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Apple Itunes

Ever since I have had my very first iPod back in 2003, I have always been in love with iTunes.  Now, that has somewhat changed for me; Rhapsody, Limewire, Napster, WinMX, etc. have been competing with iTunes in the music industry to let people know that they have found ways for iPod/Apple junkies like us to not really spend a buck or two on music.  Most of the electronics stores like Best Buy, Circuit City (R.I.P.), and, of course, the Apple Store, and even in local supermarkets had been selling iTunes gift cards in $15, $25, and $50 increments, but is that $25 or $50 really that worth it just to purchase music off iTunes?  I am pretty sure that most of you may have heard that Apple had attempted to make revenue by jacking up the price of some of the songs from $.99 to $1.29.  To me, it felt like when I tried to purchase $50 worth of songs for $.30 more a pop, I did not actually purchase all $50 songs at $.99 like it used to be.  Why would Apple do this?  Again, it is all about revenue.  So let me ask you this one more time, is iTunes really worth the $.99 or $1.29? 

What else had made iTunes change drastically within the past few years?  Better yet, who else had made iTunes change drastically within the past few years?  Certain artists, bands, and/or music labels are certain examples that, in my humble opinion, do not really take the time to think about their fans or listeners.  Take, the Beatles for example:  A lot of their “fans” have been listening to their music all the way since the days they had appeared on the Ed Sullivan Show back in 1964, but now, 46 years have passed.  I remembered reading this article back in 2008-2009 that both Apple, the manufacturer for the Macs, and Apple Records, the Beatles’ signature record label back in 1968, tried to settle a dispute between them to figure out what they should have done in terms of trying to have the Beatles’ fans and listeners to purchase their music off the iTunes marketplace.  This had been going on for quite a while now, and I still have not seen any sign of peace and love (as John Lennon would have put it) between the two companies.  Where am I going with all this?  I believe that it would be a much better idea for Apple and iTunes to just settle this contest once and for all with those record companies, and if they cannot deliver some peace and quiet for every single one of iTunes’ users, then I think that iTunes should just shut down, and have Apple take over Napster or the like.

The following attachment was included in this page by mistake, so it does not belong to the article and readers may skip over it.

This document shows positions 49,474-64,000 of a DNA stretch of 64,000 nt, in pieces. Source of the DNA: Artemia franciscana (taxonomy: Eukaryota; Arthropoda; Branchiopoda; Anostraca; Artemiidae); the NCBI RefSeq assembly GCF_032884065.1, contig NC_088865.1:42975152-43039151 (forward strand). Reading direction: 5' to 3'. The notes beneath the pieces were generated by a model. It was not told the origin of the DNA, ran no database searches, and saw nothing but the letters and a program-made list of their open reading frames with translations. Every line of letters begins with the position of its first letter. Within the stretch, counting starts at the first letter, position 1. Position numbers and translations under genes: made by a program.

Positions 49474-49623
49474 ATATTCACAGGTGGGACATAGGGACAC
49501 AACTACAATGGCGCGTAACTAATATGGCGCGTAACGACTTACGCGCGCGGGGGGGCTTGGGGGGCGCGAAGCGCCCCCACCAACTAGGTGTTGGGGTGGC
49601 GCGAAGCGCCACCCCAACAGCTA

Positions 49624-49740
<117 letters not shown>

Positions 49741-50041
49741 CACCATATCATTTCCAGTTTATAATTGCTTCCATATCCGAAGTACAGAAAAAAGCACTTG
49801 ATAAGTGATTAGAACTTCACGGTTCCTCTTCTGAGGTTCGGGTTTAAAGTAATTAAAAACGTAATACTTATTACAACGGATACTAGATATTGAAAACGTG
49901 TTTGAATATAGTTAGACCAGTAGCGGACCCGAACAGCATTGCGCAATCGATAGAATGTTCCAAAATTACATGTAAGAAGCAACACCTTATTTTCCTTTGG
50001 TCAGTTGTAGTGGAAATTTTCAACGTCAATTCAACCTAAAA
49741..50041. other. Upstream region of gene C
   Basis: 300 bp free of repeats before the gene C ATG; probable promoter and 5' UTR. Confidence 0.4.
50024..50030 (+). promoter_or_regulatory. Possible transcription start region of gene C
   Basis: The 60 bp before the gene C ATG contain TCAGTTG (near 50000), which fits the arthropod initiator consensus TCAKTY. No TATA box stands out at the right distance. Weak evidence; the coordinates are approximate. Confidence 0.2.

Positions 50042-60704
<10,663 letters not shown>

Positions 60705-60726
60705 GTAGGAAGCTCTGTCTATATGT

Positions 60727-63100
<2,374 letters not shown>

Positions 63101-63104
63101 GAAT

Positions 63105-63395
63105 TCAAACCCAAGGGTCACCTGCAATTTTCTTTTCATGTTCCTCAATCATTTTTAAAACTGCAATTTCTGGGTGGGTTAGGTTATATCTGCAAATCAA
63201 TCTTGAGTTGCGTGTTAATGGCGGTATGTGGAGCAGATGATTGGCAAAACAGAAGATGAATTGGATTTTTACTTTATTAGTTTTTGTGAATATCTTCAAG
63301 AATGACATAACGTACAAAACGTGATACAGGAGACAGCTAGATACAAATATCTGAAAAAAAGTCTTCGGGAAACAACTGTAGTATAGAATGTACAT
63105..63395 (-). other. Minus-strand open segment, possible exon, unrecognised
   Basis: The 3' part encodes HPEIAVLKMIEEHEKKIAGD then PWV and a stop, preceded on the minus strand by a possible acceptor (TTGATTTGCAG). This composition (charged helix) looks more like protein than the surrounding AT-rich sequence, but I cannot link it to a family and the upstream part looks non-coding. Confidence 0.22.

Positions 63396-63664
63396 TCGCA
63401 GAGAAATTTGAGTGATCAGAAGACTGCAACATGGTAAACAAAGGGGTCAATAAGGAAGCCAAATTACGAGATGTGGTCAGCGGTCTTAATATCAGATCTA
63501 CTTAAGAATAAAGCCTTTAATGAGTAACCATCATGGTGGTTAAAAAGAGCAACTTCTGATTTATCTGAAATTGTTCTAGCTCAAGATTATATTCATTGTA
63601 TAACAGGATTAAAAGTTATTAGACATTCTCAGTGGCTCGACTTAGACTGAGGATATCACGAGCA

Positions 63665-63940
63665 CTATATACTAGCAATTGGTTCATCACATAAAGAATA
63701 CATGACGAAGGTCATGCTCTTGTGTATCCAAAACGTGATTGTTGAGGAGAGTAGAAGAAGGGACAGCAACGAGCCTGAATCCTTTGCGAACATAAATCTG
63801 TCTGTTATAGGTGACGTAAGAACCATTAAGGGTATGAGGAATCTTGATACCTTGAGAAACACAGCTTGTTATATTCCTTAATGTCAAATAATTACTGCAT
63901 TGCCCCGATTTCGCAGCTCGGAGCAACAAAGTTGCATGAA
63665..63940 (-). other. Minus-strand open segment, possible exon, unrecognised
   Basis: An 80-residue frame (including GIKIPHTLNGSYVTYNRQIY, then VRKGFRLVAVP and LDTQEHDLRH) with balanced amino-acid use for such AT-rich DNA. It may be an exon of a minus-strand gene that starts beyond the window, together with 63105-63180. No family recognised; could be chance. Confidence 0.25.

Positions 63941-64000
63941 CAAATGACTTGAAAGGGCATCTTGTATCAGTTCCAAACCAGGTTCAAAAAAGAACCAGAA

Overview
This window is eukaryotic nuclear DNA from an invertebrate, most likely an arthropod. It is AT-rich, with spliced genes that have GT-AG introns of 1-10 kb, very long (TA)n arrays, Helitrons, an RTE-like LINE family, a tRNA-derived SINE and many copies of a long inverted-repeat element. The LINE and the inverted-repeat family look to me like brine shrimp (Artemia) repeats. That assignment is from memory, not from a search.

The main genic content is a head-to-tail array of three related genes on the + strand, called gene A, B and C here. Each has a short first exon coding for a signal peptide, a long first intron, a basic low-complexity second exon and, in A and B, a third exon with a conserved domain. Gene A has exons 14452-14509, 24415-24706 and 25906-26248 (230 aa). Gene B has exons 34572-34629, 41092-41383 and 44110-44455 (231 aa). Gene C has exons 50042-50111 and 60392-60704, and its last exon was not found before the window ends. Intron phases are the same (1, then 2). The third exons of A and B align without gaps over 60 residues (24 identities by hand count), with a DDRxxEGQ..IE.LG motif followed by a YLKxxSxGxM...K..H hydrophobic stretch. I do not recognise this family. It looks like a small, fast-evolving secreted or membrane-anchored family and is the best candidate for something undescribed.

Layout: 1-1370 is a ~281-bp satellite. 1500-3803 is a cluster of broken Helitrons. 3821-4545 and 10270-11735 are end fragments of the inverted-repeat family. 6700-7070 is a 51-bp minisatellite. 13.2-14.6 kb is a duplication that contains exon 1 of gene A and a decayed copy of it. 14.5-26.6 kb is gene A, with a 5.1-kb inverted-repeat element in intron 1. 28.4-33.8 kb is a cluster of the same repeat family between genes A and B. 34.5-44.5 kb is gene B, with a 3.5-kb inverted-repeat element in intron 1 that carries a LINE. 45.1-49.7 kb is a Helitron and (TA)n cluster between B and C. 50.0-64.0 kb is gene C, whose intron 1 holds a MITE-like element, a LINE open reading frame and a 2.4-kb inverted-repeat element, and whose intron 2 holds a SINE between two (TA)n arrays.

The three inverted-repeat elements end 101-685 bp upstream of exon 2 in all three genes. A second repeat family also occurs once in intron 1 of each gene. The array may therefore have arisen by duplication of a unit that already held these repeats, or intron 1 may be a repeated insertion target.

iTunes really have changed within the past few years, and to this point, I am very unpleased about what had been going on.  My ultimate question is:  Why would Apple and iTunes do this to us?  Do they really want to lose all of its customers?  I am not sure how other iTunes users would answer this, but I will always respect their opinions; my answer, though, would be a definite “yes.”  The only upside to all of these shenanigans is that if you have lost all of your songs, or if your iTunes library had been wiped out (like mine had for the past couple of months), only the songs, applications, etc. that you have purchased from iTunes will be restored back to your iTunes library; as far as your songs from your ripped CDs, you will have to start all the way back from square one. 

So, to get back to my question from earlier, “Is iTunes really worth the $.99 or $1.29 to spend on just one song?”  Well, that depends on one of two factors:  If it is a song that you really like, and it is priced at $.99, then I would say go for it; if it is priced at $1.29 a song, you might be better off just ripping it from your CD, if you still have it lying around in your room somewhere.